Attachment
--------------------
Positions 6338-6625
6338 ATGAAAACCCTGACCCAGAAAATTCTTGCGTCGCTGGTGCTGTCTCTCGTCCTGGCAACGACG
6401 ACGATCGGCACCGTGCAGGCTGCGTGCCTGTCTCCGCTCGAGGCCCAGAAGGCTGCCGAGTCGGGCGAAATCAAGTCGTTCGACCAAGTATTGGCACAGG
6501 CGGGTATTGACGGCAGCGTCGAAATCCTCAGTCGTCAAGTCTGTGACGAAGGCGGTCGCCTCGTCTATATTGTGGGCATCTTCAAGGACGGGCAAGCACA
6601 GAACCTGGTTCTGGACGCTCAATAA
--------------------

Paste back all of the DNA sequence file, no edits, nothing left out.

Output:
Positions 6338-6625
6338 ATGAAAACCCTGACCCAGAAAATTCTTGCGTCGCTGGTGCTGTCTCTCGTCCTGGCAACGACG
6401 ACGATCGGCACCGTGCAGGCTGCGTGCCTGTCTCCGCTCGAGGCCCAGAAGGCTGCCGAGTCGGGCGAAATCAAGTCGTTCGACCAAGTATTGGCACAGG
6501 CGGGTATTGACGGCAGCGTCGAAATCCTCAGTCGTCAAGTCTGTGACGAAGGCGGTCGCCTCGTCTATATTGTGGGCATCTTCAAGGACGGGCAAGCACA
6601 GAACCTGGTTCTGGACGCTCAATAA